Rheological impact and economic implications of partial to total substitution of imported bentonite clay for oil and gas drilling operations in Nigeria

Abstract

In less than a decade, there have been two global meltdowns of crude oil price and the latest was caused by the spread of coronavirus disease (COVID-19) in 2020. This is expected to have a negative impact on the global economy, especially on those countries that depend more on the revenue from sales of crude oil. One of the measures that can be taken to survive this kind of situation in the future is to reduce the unit technical cost for producing a barrel of oil by using locally available materials. This research investigated a local clay sourced from Ropp in Plateau State, Nigeria, by considering its rheological characteristics and economic implications of using it for partial to total substitution of imported bentonite clay for oil and gas drilling operations. The local clay was termed as Ropp bentonite clay (RBC). Various spud mud samples were prepared by dispersing a mixture of imported bentonite clay (IBC) and RBC (0–100%) in 350 ml of water. Certain quantity (0–1 g) of polyacrylamide cellulose was added to the mud samples before rheological and physical properties were determined using the standard API procedure. An economic model was built to determine the cost implications of using any of the mud formulations at different consumption rates. The results show that IBC–RBC blend in the right proportion could save Nigeria 12 to 36% of the cost of bentonite clay used to drill wells in the country.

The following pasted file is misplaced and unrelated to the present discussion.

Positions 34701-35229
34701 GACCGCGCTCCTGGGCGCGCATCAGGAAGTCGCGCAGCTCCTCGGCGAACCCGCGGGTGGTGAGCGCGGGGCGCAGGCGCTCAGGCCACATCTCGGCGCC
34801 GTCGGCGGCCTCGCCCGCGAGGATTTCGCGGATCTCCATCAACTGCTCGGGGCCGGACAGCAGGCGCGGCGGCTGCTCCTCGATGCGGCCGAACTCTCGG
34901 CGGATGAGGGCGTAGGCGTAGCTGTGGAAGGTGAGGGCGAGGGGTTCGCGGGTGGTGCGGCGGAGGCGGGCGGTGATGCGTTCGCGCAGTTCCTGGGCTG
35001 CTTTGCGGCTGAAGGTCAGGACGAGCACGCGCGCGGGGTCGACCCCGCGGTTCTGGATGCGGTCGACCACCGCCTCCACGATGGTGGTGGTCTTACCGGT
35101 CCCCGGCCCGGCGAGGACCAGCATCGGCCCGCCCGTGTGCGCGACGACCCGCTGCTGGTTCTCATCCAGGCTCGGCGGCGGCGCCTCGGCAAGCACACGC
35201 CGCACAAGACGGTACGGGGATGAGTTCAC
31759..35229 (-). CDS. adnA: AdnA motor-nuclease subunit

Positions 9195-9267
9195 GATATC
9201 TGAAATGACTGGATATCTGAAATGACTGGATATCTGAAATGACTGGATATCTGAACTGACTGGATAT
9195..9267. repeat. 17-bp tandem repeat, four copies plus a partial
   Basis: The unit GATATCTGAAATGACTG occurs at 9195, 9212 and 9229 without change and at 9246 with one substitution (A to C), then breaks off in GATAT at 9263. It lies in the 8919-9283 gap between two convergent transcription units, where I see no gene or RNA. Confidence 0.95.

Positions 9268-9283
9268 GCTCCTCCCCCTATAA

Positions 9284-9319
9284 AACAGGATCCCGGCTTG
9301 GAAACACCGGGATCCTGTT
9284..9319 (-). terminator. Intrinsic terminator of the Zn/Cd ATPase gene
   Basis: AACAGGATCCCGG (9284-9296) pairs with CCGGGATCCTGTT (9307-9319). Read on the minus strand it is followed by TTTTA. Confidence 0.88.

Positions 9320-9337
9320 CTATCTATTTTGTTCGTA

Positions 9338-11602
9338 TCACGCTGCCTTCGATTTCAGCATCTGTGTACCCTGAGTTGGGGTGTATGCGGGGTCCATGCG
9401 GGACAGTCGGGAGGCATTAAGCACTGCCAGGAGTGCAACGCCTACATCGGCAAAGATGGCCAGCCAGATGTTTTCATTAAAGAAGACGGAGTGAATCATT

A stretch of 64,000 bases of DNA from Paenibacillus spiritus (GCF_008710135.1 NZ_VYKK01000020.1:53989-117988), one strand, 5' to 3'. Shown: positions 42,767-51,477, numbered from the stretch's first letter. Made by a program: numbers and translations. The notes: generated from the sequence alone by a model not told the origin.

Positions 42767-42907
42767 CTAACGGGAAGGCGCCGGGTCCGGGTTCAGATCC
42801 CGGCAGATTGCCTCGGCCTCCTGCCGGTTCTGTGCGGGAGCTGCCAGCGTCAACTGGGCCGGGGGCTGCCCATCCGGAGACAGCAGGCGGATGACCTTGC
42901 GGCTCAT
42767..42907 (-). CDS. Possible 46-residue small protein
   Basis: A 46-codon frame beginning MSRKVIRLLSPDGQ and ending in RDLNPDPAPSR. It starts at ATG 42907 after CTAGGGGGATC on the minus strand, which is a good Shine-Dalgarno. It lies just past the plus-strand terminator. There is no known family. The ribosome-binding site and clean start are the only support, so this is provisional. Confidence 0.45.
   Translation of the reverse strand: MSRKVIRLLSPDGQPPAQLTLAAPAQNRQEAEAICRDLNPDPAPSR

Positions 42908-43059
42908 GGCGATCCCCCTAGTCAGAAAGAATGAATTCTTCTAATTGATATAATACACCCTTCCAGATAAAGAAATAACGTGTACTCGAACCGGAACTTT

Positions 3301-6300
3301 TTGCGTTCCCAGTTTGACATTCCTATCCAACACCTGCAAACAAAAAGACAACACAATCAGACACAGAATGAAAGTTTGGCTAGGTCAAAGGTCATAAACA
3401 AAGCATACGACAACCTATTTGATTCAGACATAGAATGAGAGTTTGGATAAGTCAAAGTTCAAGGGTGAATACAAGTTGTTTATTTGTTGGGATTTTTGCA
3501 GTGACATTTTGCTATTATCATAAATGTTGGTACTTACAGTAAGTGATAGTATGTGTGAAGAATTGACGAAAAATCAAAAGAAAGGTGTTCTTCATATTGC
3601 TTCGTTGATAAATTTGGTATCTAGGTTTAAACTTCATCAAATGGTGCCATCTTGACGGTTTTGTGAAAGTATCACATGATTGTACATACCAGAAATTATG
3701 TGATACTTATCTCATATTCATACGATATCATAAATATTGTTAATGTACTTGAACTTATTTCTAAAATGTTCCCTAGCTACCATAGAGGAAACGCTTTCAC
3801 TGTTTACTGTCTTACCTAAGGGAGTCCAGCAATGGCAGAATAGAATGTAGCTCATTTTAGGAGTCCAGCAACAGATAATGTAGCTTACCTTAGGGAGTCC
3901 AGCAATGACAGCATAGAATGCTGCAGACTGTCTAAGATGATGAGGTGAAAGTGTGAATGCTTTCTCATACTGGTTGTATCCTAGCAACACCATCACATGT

Introduction

The oil and gas industry has been the main stay of the Nigerian economy for many decades (Afolabi et al. 2017). It was reported that the industry accounted for about 90% of foreign earnings and 70% of government’s revenue in 2017. In less than a decade, the industry has faced two global meltdowns of crude oil price which puts the economy of the country in a chaotic condition. One was the fall in oil price in 2015 due to the breakthrough in the production of shale oil, and the other is the current and ongoing global pandemic situation caused by coronavirus disease (COVID-19) that also led to the fall in crude oil price. To minimize the effects of these challenges, it is desirable to key in to the local content initiatives of the government which encourages usage of local materials that are abound in the country so as to reduce the unit technical cost (UTC) for producing a barrel of oil in Nigeria. Also, with this initiative, the economy of the country would improve and there would be tremendous reduction in importation of foreign materials that are been used in the industry. This will also encourage indigenous company to thrive as a result of the reduction in the cost of producing a barrel of oil.